[16:54] Liron Reznik: The second trend within the connection pillar is the ‘Atomization of Community.’ There we’re seeing individuals moving beyond identification with these broad communities, and moving more in favor of associating themselves with “smaller squads,” as we call it, ‘micro communities.’ And in a way, you know, these micro communities become really important for companies or brands to pay attention to. So moving from a past perspective where companies would do audience targeting or target audience development work and look at demographics as the lead way of thinking about it, to not just move into the psychographics but what we call in the report “New Age psychographics” to create sort of a better connection with multiple communities and smaller communities that that these micro communities we discuss. So looking at creating almost what we call micro virality–trying to create, you know, take a particular company, a particular brand, and have enough flexibility and complexity built into it, so that micro communities of all kinds can connect to it.
[17:44] Elizabeth Wood: Pillar 5 is called ‘Fulfillment.’
[17:56] Liron Reznik: We see a shift from a focus on climbing the ladder to this focus on nurturing the soul. And anticipating how workers will be a lot more intentional in how they view work–setting boundaries, prioritizing wellness, making time to grow their side hustles, which is a big thing. And just spending time with those that matter, you know, family, investing in relationships. And we obviously believe there’s no one-size-fits-all guidebook for life for everyone. But we do see a sort of shift toward this area of nurturing yourself, your soul, more than just the singular focus in a way on work as a way of fulfilling.
[18:26] Liron Reznik: So the first trend in this pillar, the ‘Great Rebalancing,’ obviously will pretty much be familiar, I think, to all of us that have gone through the pandemic and seen how there’s really been a focus to set some boundaries between work and personal lives, to invest more in relationship, wellness and travel. And also kind of pushing a burden on companies to meet workers where they are with these new needs and expectations, with increased flexibility, better working conditions. We’re not talking about ping pong tables or foosball, but other things that really matter today in order to retain talent.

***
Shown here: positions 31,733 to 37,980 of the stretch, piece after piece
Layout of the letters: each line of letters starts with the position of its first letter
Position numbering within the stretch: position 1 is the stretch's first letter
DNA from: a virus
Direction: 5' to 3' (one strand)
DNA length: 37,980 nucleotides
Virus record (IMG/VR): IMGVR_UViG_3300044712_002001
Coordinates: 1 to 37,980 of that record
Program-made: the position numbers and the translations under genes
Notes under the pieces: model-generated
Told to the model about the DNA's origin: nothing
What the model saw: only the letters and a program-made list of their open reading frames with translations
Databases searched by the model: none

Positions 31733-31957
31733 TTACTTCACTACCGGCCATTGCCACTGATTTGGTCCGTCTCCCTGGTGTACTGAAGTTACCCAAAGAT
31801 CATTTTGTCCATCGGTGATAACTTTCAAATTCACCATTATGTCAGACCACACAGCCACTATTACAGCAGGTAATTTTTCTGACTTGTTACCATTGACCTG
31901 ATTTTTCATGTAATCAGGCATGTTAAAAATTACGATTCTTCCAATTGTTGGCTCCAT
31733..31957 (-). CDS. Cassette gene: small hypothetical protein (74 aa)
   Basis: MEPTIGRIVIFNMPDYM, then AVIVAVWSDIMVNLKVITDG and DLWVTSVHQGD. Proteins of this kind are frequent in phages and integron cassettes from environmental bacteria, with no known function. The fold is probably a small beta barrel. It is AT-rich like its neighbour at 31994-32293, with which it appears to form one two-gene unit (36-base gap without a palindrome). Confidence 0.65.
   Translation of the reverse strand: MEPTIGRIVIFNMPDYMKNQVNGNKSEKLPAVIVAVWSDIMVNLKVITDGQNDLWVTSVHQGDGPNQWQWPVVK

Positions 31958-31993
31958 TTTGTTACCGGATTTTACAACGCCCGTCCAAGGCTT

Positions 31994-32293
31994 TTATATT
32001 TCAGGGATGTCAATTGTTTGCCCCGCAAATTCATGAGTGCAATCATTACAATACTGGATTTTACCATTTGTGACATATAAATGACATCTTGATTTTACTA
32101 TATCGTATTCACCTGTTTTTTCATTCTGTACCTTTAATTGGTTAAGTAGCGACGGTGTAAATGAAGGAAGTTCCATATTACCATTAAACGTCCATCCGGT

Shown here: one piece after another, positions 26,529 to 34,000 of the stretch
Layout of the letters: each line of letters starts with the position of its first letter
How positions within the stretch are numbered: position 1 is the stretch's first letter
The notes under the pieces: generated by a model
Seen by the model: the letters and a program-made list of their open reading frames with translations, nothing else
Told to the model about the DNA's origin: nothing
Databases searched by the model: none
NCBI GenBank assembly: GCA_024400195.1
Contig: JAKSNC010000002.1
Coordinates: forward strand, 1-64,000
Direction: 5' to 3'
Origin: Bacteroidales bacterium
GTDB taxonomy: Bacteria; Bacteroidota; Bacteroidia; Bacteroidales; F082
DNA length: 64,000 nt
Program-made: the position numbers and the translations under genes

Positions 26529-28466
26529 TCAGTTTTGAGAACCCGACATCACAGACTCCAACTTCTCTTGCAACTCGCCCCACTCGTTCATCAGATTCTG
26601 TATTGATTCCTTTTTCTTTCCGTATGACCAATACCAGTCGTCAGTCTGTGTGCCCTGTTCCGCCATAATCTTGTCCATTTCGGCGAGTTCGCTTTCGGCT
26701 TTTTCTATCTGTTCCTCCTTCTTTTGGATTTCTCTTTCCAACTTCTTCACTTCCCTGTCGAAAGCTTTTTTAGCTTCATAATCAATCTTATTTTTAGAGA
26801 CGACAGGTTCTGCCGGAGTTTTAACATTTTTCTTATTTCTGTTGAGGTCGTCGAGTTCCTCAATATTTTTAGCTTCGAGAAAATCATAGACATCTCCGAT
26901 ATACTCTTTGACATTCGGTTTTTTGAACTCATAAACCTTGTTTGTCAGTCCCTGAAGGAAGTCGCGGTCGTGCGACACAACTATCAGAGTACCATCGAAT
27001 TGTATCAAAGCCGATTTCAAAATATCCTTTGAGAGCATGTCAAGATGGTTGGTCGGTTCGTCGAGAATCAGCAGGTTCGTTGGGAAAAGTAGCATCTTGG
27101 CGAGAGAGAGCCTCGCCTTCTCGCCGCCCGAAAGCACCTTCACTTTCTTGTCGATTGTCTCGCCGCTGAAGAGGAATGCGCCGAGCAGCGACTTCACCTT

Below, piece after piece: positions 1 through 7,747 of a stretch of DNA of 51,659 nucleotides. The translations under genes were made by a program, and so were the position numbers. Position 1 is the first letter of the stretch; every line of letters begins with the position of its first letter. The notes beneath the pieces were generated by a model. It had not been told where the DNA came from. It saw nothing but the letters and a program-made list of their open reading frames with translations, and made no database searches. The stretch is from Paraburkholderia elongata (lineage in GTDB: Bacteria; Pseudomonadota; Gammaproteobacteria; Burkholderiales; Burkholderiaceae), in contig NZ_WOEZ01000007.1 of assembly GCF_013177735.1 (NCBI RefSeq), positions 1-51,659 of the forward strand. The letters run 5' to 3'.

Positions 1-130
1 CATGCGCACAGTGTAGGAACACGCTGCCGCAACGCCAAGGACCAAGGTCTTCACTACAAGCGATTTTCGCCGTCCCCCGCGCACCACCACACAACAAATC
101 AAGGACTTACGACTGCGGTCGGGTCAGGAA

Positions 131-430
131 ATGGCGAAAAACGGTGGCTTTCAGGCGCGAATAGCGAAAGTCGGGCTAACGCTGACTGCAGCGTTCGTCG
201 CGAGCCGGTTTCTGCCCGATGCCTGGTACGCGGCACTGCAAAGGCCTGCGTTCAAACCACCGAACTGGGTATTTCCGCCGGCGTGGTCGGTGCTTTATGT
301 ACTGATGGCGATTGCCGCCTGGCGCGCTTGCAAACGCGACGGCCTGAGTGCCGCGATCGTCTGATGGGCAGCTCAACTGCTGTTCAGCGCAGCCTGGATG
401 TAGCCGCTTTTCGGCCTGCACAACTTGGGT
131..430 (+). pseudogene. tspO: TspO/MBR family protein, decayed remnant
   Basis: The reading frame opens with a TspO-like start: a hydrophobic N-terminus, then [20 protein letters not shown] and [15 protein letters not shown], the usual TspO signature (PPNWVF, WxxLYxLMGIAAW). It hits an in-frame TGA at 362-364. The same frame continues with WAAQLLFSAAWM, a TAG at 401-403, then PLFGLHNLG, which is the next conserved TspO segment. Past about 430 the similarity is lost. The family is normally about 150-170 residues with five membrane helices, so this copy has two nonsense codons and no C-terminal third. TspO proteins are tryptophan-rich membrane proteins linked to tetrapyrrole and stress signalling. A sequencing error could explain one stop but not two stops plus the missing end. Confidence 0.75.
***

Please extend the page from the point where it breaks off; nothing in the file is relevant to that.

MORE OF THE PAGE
[19:00] Liron Reznik: So, moving from this kind of perspective of the relentless grind, this sort of first one and last one out mentality to a world where people are basically saying, don’t push my boundaries. workers don’t just want a bandaid for burnout.They’re asking more from their employers in terms of wellness policies. We’ve seen the rise of holistic medical plans to cover mental health, more vacation days, more flexibility in location. All of that has seen sort of a true rise over time. You know, one interesting, obviously, example of the impact of that is the incredible rise of the corporate wellness market. It’s projected to be 97 billion by 2027. It’s growing at a CAGR of 6.n% annually. So, you know, we know Headspace, we know Calm. You know, mindfulness became the new power move and people’s demand for it has really impacted corporations. So we’re seeing things that once we’re just in the, I will call it the “personal space,” entering the professional space and kind of creating this great rebalancing that we detail in the report.
[20:03] Liron Reznik: The second trend within this pillar is the ‘Agency Economy.’ And there we’re seeing the fact that people are spending less time on commutes, on social outings–looking for greater financial flexibility at the same time from their side hustles etc. We’re seeing also a lot of people leave their pre-pandemic jobs, we’ve seen that over the last year or two. And there’s in general sort of a focus on pursuing passions full time rather than sort of climbing the corporate ladder and reclaiming agency over our lives in a way.
[20:34] Liron Reznik: So in this new era of work, promotions are going to be assessed also, in terms of time and interest, not only monetary compensation. Maybe some would say this has always been true, but I think it’s just become even more true now. So kind of going from a working nine-to-five, as the song says, “It’s all taking and no giving” mentality, to working nine-to-five with a passion and a vision kind of driving you. And being the force that determines what you focus on. And it’s sort of interesting now that some of the more dynamic parts of the economy and culture are driven by this particular dynamic and trend of the agency economy.